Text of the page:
9.1: Normal haematological values in pregnancy
During normal pregnancy, physiological changes in the mother affect the reference range for haematological parameters. Knowledge of these changes helps to avoid unnecessary blood transfusions caused by misinterpretation of blood count results:
- Maternal plasma volume increases by around 50% above the non-pregnant value by the late second trimester. Red cell mass only increases by 25–30%, resulting in a fall in Hb concentration (‘physiological anaemia of pregnancy’).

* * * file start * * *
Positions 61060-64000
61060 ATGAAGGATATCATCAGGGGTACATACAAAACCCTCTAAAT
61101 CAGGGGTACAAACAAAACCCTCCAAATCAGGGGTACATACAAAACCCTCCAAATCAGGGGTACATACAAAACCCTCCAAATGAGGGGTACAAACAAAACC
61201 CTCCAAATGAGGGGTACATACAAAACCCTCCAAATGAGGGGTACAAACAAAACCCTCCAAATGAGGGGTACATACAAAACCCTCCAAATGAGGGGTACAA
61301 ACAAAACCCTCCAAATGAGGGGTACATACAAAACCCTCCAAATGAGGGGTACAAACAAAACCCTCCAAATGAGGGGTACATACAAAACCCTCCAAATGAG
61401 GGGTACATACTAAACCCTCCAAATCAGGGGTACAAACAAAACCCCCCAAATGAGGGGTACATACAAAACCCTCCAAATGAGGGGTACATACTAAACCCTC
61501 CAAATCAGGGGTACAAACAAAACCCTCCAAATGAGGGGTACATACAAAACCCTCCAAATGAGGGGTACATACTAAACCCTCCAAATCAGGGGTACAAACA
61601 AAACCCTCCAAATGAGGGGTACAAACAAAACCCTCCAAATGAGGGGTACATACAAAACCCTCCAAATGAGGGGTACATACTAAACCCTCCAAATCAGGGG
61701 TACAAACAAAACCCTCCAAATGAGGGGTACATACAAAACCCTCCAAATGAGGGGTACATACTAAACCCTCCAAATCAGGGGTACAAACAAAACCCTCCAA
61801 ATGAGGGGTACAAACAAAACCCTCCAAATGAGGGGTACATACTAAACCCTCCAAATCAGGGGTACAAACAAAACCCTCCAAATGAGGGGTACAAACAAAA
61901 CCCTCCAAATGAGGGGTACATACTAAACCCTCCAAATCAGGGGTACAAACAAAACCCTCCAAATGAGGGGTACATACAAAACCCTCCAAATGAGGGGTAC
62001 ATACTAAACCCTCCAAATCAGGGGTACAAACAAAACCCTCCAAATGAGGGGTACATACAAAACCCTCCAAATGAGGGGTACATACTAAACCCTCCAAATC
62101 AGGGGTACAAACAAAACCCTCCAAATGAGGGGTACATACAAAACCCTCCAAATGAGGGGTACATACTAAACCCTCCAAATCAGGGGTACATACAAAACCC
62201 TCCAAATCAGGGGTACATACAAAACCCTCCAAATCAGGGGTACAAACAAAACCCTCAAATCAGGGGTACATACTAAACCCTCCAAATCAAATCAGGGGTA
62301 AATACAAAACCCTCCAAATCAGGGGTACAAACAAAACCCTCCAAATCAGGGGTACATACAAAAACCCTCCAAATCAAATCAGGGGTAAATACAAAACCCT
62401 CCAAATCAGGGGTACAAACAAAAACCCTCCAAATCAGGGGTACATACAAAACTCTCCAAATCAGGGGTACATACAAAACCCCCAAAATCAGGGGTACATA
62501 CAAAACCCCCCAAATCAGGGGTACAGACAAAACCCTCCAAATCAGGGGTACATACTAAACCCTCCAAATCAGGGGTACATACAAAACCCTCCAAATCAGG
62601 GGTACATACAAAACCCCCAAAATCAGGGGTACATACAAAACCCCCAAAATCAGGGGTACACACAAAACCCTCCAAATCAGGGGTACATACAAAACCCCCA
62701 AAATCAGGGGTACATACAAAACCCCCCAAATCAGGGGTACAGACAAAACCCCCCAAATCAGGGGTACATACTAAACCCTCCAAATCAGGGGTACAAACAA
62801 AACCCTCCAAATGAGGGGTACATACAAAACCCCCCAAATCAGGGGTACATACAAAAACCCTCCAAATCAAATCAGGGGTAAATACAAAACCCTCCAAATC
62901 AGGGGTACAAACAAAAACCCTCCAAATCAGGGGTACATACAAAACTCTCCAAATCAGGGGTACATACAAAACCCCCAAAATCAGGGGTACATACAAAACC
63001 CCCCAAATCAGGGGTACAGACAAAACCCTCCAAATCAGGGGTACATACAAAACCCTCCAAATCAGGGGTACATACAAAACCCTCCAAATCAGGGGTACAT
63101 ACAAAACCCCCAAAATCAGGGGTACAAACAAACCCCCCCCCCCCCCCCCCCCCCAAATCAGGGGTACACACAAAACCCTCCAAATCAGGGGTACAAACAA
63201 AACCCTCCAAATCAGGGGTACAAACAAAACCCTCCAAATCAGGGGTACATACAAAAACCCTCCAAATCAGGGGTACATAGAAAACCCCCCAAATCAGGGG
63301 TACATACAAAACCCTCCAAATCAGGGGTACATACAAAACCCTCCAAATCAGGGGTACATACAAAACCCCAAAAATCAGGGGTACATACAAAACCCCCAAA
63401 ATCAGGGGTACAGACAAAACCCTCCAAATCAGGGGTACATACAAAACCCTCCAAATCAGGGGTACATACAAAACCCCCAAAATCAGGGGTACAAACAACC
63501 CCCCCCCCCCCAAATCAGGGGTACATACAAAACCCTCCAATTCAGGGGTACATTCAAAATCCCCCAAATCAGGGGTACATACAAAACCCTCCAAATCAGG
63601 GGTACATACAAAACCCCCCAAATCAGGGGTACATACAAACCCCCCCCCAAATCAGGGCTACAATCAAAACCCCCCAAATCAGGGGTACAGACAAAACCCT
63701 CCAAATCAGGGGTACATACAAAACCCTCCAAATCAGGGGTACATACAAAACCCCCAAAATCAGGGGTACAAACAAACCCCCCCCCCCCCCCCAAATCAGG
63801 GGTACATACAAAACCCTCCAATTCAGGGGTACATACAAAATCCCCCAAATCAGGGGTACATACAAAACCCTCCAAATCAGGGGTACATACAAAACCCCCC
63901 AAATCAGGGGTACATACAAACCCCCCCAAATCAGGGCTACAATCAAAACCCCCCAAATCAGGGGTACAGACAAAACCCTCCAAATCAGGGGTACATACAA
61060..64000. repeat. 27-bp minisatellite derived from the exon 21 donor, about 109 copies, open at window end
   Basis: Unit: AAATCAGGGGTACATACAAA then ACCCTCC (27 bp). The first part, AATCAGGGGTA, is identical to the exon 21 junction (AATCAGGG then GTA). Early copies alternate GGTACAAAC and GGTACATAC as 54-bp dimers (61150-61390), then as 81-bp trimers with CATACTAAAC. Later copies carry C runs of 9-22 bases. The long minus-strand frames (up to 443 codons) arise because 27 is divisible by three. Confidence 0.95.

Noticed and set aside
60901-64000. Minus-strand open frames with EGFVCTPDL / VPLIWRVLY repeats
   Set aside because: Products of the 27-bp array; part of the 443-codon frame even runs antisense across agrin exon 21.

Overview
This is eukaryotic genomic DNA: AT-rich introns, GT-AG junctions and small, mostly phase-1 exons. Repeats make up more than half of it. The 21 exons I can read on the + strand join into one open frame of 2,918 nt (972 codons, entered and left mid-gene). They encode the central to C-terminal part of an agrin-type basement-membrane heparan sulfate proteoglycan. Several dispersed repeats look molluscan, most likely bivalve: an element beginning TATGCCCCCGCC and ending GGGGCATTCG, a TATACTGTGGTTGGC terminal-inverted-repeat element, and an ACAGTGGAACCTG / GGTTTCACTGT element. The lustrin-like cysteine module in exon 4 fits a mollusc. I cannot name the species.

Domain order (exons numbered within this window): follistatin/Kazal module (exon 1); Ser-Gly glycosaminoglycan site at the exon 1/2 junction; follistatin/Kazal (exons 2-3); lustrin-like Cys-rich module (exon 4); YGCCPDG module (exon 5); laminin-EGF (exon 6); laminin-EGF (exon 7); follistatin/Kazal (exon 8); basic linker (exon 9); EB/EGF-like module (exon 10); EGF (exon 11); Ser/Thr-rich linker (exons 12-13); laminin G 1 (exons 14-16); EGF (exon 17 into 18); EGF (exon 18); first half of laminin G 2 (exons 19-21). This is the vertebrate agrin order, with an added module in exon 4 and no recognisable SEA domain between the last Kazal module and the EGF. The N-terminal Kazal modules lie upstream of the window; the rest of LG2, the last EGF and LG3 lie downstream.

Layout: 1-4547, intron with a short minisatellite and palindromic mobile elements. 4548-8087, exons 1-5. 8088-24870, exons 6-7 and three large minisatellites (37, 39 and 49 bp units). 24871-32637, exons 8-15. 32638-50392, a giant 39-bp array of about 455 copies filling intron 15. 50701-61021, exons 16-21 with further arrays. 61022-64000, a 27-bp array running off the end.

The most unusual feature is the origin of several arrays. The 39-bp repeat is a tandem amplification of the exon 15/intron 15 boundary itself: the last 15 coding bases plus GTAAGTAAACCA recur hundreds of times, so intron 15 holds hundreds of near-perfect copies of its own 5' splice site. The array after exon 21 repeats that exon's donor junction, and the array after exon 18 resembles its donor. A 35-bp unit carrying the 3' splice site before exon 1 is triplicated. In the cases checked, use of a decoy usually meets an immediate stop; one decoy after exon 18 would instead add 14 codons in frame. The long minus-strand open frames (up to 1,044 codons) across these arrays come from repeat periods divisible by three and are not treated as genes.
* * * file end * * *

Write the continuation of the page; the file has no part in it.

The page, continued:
- Up to 10% of healthy pregnant women have a count below the non-pregnant reference range of 150–400×109/L at term (‘gestational thrombocytopenia’). The count rarely falls below 100×109/L and there is no increase in bleeding risk.
- Many coagulation factors, including plasma fibrinogen and Factor VIIIc, are increased in normal pregnancy and the anticoagulant factor Protein S is reduced. This contributes to the increased risk of thrombotic complications in pregnancy.